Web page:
School Is Cool. Unless You are Me.

Mama Kat’s Writer’s Workshop Writing Prompt:  What was your least favorite subject in school?

Mama’s Losin’ It
 

I was not a student.  I’m still not a student.  While I will praise school and push the importance of education until the cows come home on my daughter, I did not continue education for myself.  Because I hated school.

What was my least favorite subject?  Let’s change that question to ask what was my favorite subject.  Actually, let’s change that question again to ask what was the only subject I liked.  You know, in the interest of time.

The only subject I liked was English.  Because it was the only subject I was good at.  And the only subject that interested me.  Being that I’m turning into a quasi-writer, I guess that’s a good thing.  At least I know where the some commas go.  And the difference between their and there.  And too and to.  And I know what a run-on sentence looks like although I always break that rule because in my head a run-on sentence gets my point across better even though everyone probably thinks I’m a dope and knows I’m making a major faux-pas. You should probably not start a sentence with “And” either but I do that because this is my blog and I can.

I did not like Math.  I still don’t know all of my multiplication tables.  Don’t test me because I will fail.  I love and appreciate History now but not so much back in the day.  I could give or take Science.

I absolutely abhorred gym because I was insecure and hated the way my legs looked in shorts.  I was scared to death of Dodge Ball.  (They finally banned that, didn’t they?  See, I knew what I was talking about.)  And I was so happy when I contracted Mono and my doctor said I had to sit out for gym for the remainder of the year.

I didn’t go to college.  I tried.  For 2 semesters.  When I was 20.  The company I worked for was giving me a full ride.  Guess what?  Hated it.  Even free.  Not only that, but I sucked at it.  Big time.  DH and my parents would say that I didn’t try.  But I did.  I just sucked at it.  Or maybe I just sucked at it because I didn’t take any classes that interested me.  I don’t know.

I used to be embarrassed when the inevitable question came up at play group…”what college did you attend?”  I had a speech for this.   I felt the need to explain myself.  Every time.

Now?  The answer is, “I didn’t go to college.”  Period.  End of story.  It’s taken me years to get to this place.  My daughter said to me a few years ago, “You know mom.  You can go back to school.  You aren’t too old.”  It made me realize that I had no interest in going back to school.  And that I shouldn’t be ashamed of my choice.  It’s my choice.  And I have to live with it.

My daughter doesn’t seem to have much of a choice.  It seems that these days you need a degree if you want to be a Professional Ass Wiper (that’s not what she wants to be, I’m just saying that you would need a degree to be one).  But I digress.  Wow.  I just realized that I really digressed.  A lot.  Geez.  Sorry about that.  What was the question?

Oh, right.  So, that’s my answer.  Math, History, Science and Gym.  I didn’t mind Recess.  Oh, that’s not a subject.  Or the answer to the question.  I forgot.  Never mind.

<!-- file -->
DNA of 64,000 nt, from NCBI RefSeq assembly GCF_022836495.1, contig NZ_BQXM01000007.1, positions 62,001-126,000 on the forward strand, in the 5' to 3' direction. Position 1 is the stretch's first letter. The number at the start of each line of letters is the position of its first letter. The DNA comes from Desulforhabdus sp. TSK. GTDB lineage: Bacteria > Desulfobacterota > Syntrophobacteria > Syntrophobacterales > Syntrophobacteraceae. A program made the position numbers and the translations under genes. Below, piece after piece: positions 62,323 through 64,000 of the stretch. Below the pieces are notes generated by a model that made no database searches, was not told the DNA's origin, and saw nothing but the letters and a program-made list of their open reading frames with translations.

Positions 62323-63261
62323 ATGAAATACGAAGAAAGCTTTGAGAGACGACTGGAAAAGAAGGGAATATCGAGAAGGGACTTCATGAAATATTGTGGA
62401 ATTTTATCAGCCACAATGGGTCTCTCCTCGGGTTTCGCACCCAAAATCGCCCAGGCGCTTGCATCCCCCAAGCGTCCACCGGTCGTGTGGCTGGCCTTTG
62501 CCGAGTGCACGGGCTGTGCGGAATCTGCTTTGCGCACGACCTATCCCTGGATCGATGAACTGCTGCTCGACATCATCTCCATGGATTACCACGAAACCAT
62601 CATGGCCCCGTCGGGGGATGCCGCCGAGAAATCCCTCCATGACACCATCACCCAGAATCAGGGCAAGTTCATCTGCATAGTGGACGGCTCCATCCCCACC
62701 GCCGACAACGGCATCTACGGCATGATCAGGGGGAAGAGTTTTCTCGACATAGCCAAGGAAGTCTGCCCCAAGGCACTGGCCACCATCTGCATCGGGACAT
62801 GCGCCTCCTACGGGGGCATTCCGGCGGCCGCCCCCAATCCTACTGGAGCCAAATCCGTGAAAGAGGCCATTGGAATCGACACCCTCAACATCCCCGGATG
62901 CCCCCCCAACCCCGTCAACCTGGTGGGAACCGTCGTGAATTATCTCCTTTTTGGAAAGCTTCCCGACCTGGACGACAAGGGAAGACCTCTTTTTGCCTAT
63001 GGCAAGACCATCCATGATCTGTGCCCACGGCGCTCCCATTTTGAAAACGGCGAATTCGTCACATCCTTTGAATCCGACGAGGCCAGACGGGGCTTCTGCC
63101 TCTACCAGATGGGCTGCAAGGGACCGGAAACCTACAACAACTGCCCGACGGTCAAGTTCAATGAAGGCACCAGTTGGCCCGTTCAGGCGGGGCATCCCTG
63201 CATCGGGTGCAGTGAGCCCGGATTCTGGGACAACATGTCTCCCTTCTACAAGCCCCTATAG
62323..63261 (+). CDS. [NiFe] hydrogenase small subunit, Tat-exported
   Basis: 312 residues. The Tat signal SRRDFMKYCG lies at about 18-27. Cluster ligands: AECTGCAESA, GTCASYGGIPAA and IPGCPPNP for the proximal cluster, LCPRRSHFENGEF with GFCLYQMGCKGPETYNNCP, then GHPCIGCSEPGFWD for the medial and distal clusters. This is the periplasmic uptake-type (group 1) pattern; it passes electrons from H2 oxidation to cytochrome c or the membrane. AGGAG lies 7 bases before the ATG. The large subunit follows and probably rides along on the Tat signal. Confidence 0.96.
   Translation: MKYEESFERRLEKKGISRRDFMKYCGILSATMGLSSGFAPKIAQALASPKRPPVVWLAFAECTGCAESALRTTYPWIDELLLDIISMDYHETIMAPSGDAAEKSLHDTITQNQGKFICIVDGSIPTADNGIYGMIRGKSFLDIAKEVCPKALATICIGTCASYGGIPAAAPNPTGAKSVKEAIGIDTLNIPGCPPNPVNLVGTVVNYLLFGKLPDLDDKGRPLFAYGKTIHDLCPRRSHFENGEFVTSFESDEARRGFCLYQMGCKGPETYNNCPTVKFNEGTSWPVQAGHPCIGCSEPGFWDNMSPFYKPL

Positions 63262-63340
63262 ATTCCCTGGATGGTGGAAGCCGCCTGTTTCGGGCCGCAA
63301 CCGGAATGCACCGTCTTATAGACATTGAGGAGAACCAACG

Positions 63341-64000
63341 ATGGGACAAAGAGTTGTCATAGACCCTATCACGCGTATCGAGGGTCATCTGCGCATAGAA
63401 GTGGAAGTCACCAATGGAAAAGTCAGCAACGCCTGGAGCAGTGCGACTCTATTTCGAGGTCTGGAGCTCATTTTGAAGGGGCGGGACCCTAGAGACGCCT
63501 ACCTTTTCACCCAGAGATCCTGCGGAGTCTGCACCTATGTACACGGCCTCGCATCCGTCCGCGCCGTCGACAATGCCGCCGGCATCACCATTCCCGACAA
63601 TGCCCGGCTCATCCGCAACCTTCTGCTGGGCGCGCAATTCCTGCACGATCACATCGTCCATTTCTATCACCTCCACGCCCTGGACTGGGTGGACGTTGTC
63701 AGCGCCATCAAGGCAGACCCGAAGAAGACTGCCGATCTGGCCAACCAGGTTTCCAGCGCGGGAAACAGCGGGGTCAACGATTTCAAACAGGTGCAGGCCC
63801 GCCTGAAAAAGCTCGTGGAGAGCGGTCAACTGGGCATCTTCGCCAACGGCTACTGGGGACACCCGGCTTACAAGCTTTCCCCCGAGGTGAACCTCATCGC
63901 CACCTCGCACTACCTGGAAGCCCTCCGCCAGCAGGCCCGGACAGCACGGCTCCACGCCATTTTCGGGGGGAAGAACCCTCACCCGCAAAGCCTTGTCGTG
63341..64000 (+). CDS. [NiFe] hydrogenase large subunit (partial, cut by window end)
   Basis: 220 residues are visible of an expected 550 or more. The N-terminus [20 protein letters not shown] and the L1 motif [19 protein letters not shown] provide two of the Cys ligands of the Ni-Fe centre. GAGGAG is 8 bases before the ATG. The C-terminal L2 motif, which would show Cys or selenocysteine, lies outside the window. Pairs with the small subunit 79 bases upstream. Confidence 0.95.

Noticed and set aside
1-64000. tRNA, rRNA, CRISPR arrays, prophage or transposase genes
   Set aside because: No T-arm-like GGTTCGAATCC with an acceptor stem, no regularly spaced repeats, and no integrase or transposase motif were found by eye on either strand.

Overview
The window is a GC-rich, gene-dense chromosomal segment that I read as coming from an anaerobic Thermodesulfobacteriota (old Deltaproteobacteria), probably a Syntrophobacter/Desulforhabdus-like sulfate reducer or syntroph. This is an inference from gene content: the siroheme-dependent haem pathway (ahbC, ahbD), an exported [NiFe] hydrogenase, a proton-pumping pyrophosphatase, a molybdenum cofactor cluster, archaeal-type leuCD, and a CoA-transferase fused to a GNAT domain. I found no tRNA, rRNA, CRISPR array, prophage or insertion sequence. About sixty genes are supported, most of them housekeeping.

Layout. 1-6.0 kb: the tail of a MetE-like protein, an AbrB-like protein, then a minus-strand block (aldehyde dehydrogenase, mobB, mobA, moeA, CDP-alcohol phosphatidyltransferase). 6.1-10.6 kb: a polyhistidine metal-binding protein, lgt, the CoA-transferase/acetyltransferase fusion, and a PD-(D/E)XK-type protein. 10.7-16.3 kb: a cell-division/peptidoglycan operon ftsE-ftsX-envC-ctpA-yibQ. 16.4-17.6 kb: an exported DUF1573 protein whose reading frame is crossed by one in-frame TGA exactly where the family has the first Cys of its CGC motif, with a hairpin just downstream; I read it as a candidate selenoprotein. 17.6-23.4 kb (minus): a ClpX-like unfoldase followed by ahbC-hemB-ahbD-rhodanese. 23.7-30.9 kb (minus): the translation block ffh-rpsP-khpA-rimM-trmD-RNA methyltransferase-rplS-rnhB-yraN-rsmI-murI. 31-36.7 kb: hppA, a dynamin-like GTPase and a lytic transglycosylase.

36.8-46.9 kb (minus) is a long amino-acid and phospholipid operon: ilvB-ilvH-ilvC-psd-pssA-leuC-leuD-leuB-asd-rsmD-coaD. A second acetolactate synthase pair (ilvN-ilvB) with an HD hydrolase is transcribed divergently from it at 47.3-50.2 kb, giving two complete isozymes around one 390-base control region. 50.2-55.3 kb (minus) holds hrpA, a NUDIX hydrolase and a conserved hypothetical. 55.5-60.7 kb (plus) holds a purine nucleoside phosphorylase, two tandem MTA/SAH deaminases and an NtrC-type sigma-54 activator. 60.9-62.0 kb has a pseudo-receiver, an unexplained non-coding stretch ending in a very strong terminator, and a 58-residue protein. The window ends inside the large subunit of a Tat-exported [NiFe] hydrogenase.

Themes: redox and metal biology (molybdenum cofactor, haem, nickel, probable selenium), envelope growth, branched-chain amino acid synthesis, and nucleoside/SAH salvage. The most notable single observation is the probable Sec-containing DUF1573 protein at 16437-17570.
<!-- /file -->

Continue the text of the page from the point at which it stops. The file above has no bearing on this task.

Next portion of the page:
My Favorite “Candy”

flintstonesFlintstones Children’s Multi-Vitamins.  Apparently, these were my favorite candy as a child.  Even though they aren’t candy.  What does Bayer expect when they make these delightful little character shaped guys taste like fruity goodness?  It’s like an explosion of deliciousness in your mouth.  I’m sorry.  But you cannot have just one.  Nope.  Not when you are 4.

The story goes like this:  We lived on an Army base at the time.  I somehow managed to find my way to the stash of Flintstones in our kitchen.  Because I was in the mood for sharing.  And that’s what I did.   I shared.  I sat in a circle with a few of the other Army people offspring in my neighborhood and I rationed them out right there in plain sight.  Under the swing set.  Yup, I did.  Emptied out the entire bottle.  Right into the mouths of all my little followers.

It’s really very simple.  We OD’d on Fred, Wilma and Betty.  Could you imagine the headline?  “Four year old Flintstone dealer murders her fellow tots by brainwashing them to overdose on Bam-Bam.”  Try to live THAT one down.

Needless to say, no one died.  In fact, the only mother who seemed a bit concerned was my own.  I was rushed to the hospital where they pumped my stomach.  Actually.  No.  That didn’t happen.  Sounded exciting though, didn’t it?  I was rushed to the hospital.  Where I was forced to eat bread.  To absorb the iron or something to that line.  The other mothers weren’t concerned.  They were just gonna sit back and see if anything happened.   Maybe they were waiting for rainbow colored vomit?  Who knows.  But we all survived.

Did it make me swear off the Flintstone forever?  Nope.  When The Kid was small, I would sneak them into my mouth.  But no more than 2 a day.  Sometimes 4.  If it was a particularly rough one.  Five.  Tops.

This blog post was inspired by Mama Kat’s writing prompt:  A favorite candy when you were a child

Mama’s Losin’ It

A Tribute to Tee Tee

to vs too
True story